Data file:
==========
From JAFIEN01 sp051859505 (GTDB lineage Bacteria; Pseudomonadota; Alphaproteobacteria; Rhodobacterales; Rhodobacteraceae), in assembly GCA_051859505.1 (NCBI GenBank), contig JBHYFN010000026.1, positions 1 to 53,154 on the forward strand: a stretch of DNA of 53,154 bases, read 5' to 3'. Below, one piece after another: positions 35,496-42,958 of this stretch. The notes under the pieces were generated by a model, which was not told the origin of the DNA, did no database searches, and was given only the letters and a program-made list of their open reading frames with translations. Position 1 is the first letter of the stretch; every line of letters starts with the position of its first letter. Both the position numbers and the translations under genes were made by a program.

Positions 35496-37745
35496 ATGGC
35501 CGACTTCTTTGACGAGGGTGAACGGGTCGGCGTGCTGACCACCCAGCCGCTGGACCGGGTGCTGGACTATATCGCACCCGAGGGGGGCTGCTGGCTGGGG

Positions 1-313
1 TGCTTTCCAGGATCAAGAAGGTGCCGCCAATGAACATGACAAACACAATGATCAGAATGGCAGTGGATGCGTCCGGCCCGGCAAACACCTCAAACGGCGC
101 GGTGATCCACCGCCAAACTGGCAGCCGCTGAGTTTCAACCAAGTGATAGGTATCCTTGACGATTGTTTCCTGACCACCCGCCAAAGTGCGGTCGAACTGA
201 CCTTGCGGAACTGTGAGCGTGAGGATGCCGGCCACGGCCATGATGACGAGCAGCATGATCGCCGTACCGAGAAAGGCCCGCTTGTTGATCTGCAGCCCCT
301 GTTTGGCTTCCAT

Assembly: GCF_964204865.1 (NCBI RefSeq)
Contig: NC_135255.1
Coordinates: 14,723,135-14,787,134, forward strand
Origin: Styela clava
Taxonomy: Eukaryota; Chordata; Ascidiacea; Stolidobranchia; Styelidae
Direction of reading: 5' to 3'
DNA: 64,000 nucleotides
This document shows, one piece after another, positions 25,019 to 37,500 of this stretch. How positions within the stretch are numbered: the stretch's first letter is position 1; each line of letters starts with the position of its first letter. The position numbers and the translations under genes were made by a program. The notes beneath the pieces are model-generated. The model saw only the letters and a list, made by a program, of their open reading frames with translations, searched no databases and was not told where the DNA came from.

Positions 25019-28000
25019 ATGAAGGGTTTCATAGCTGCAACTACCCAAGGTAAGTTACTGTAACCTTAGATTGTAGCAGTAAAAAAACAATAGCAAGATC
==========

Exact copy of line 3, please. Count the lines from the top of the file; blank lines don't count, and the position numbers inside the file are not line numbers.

35496 ATGGC